Good Food Oxfordshire (GFO) is leading Oxfordshire’s role as a Living Lab within the FEAST project. We are working with our network of over 200 local food organisations – community groups, food and farming businesses, institutions and local councils - to address the challenges of access and affordability to healthy and sustainable food. As part of FEAST, we will work with communities vulnerable to food insecurity to co-design and test solutions that will improve access to ‘good food’ to achieve our vision that ‘everyone in Oxfordshire has access to the healthy and sustainable food that they need, every day’.
Each year Oxford is fortunate to host the Oxford Real Farming Conference (ORFC). The ORFC is known as the radical gathering of food producers, farmers and growers, policy makers, researchers and activists, all committed to transforming our food system from the ground up. It’s a cornerstone in the calendar for many; a place to share progressive ideas on everything from farm practice to food sovereignty, land justice to farming policy, food politics to land-based traditions and knowledge.
In this blog we share some of the ORFC highlights that focus on the issues, and potential solutions to, access and affordability of good food for everyone.
One issue that GFO and many others are interested in exploring more deeply is the issue of cost. Unfortunately the current reality is that organic, locally grown food is often too costly – or at least not the priority - for many people. The session on Bridging the gap between sustainable farming and low income communities covered this topic, and speakers from Sustain, Growing Communities and Alexandra Rose agreed that we have to build a bridge between healthy affordable food and climate friendly diets. One way in which to do this is to overcome the four challenges to eating healthily and sustainably: Access, Affordability, Acceptability and Awareness. Some solutions suggested in this session were food vouchers such as the Alex Rose Vouchers, low-cost meal kits, solidarity models and pay-it-forward measures.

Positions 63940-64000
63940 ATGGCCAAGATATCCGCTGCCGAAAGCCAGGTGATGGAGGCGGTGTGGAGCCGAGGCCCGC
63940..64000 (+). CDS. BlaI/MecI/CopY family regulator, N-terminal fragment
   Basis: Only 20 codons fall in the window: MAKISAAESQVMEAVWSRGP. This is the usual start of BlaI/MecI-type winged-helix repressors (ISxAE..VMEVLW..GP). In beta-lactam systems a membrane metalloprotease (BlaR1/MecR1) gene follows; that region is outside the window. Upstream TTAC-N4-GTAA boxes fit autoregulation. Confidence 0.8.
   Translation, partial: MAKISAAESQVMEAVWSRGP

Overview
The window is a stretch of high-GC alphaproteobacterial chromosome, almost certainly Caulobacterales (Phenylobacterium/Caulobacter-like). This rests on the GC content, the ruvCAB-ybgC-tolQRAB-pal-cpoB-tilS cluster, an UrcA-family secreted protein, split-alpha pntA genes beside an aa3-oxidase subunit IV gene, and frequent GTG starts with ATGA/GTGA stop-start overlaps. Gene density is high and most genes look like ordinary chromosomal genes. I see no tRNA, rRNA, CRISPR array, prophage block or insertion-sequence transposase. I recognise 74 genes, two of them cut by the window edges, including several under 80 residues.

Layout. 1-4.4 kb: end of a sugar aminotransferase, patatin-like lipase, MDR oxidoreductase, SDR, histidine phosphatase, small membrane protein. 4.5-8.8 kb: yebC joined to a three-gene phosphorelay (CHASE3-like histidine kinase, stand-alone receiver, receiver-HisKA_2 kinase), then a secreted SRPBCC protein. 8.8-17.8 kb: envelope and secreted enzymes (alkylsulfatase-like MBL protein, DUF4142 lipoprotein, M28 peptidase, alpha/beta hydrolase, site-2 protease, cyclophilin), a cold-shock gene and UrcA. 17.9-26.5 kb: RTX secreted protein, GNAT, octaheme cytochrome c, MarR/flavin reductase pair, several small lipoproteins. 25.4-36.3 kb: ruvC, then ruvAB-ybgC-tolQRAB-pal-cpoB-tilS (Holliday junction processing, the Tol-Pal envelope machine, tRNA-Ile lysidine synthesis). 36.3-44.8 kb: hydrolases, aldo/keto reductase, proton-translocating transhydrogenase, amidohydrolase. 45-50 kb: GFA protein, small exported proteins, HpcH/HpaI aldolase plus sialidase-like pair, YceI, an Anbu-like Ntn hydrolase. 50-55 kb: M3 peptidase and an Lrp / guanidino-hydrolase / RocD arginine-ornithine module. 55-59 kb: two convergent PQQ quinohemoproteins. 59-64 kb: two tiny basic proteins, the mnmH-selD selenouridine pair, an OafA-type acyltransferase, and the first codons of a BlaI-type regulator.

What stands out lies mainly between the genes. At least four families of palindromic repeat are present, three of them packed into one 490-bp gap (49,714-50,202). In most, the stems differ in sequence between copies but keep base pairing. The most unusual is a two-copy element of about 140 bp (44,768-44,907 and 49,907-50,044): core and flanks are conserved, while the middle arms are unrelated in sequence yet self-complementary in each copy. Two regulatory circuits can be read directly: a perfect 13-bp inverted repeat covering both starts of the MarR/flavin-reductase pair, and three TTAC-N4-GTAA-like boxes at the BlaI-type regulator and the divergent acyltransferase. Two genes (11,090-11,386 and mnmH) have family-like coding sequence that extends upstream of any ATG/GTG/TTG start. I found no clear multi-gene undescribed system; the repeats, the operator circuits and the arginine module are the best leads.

Other sessions explored potential means to address these four challenges:
Growing in common ground, what’s needed to make the united visions of organic, regenerative and agro-ecological practices flourish? This session showed that we need smart ways to feed the world and more recognition that the current food system is broken, but that might start with a clearer vision of the best way to farm in the UK as there still seems to be a division between regenerative and organic farming.
The session on Why convert to Community Supported Agriculture (CSA)? showcased how CSA can change people’s relationship to food, and can enrich farms and connect them to new customers. There are, however, barriers such as access to land, a lack of community interest, and a shortfall in available workers.
Farmer connections: A food partnership approach (close to our own heart) showcased the success of Good Food Leicestershire. Through their efforts to make school meals more sustainable, they have ensured that 75% dishes across schools in Leicestershire are freshly prepared, 20% contain less meat and 15% are organic. An incredible step forward and an example of how food partnerships can campaign for change.
What is the role of community food businesses in delivering social impact and social change showed how businesses can use a social impact toolkit to measure social impact such as health outcomes, community impact and livelihoods. St Werburgh’s Farm in Bristol shared their Equity and diversity audit – how they are exploring barriers to participation for diverse communities.
Local food economies: how do we join the dots? Highlighted how a co-op of bakers in Nottingham achieved success and are now able to offer a wider choice for the customer and offer an incubator for other small businesses.
We look forward to sharing learnings from our FEAST journey as it unfolds!
FEAST Living Lab Good Food Oxforshire